BEIJING – To fight corruption at the grassroots, China’s central authorities have issued the first regulations forbidding township and village officials from appropriation of land, embezzlement and vote buying.
The regulation applies to millions of officials at the lowest administrative level in China’s 600,000 villages. Experts said many such officials are key decision-makers but have been under “lax supervision” and have “poor understanding” of the law.
The general offices of the Central Party Committee and the State Council published the regulations on village officials’ code of duty recently.
“Although many regional governments have come up with their own codes, we need a unified institutional one that can be applied nationwide,” a senior official with the Central Commission for Discipline Inspection of the Party told Xinhua News Agency.
Liu Ting, the commission’s inspector, said the regulation covers most major issues that stir rural residents’ dissatisfaction with grassroots officials.
It forbids 41 acts of misconduct, including appropriating lands, embezzling subsidies to farmers, taking advantage of local businesses and spending unnecessarily on events.
It also prohibits officials from abusing their power or influence to gain benefits for their relatives. Using the power of religious groups, clans or organized gangs to interfere with or sabotage elections is also banned.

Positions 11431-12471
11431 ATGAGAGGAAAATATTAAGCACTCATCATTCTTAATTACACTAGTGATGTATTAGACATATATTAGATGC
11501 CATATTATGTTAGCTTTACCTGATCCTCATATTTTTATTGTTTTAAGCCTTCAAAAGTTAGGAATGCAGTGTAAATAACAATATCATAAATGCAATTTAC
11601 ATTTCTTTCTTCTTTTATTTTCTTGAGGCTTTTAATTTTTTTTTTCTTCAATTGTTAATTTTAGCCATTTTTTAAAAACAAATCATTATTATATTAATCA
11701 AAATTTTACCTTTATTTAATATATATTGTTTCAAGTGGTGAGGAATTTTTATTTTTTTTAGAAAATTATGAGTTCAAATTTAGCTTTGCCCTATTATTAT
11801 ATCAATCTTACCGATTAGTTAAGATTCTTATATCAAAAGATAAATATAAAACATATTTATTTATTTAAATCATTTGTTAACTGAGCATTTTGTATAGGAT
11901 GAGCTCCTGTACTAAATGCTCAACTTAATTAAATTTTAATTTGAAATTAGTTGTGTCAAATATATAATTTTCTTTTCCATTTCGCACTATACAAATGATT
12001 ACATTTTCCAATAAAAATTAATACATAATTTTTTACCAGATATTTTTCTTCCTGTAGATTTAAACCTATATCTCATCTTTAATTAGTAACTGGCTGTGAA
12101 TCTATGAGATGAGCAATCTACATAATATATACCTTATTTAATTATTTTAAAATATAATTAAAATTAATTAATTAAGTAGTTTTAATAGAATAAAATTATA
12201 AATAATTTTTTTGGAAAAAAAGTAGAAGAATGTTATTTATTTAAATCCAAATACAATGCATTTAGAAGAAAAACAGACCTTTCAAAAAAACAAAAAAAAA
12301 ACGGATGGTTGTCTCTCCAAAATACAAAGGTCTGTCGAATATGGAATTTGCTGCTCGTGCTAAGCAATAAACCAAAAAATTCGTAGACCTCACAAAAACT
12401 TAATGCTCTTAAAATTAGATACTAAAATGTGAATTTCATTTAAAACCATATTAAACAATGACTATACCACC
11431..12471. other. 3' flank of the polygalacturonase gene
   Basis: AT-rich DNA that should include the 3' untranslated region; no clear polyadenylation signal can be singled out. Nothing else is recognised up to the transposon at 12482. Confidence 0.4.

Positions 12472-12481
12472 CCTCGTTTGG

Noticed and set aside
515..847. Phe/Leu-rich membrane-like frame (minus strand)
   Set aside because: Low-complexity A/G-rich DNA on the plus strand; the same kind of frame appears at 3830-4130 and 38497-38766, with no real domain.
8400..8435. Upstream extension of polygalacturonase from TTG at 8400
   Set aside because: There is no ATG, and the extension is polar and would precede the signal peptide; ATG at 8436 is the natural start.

Although online polls on the website of the People’s Daily last year showed that 71 percent of the participants thought corruption was most severe at county level, many also said that corruption at grassroots level cannot be ignored.
According to the Supreme People’s Procuratorate, prosecutors investigated 8,806 officials at village and township level for possible bribery as well as 1,946 for dereliction in the first 10 months of 2008. While 7,175 grassroots officials were investigated for job-related crimes in 2009.
Lin Zhe, an anti-corruption expert, said although the public recently noticed a trend for more senior officials to be involved in corruption cases involving larger amounts of money, corruption was also infiltrating the grassroots level.
In one case, a former Party secretary, surnamed Liu, of Zidong village, Nanzhuang township in Guangdong province, embezzled 23.7 million yuan ($3.68 million) of public funds, according to local prosecutors.
“Why do we become officials? Isn’t it for the money?” Jin Xinhua, former head of Huoyutang village in Zhejiang province, once asked the village accountant after making a false report of construction costs. Jin has been accused of accepting 300,000 yuan in bribes in 2009.
According to a published case study by the Procuratorate of the Aksay Kazak autonomous county, Gansu province, the officials’ poor understanding of the law is the fundamental reason behind job-related crime.
The absence of an effective supervision system triggers crime and disorder in local financial management, the essay, published in May, said.
Professor Shi Hexing, of the Chinese Academy of Governance, told China Daily that, although corruption could not be eliminated quickly, the regulation that clearly forbids 41 acts of misconduct should increase awareness of good governance among local officials.
“It defines what are public interests, and how officials at village and township level should handle conflicts between individuals and the public a key step in avoiding corruption.”
Officials who violate the regulations will be reprimanded, suspended or removed from posts or have legal proceedings taken against them. Financial penalties, including deduction of allowances and compensating costs, can also be applied.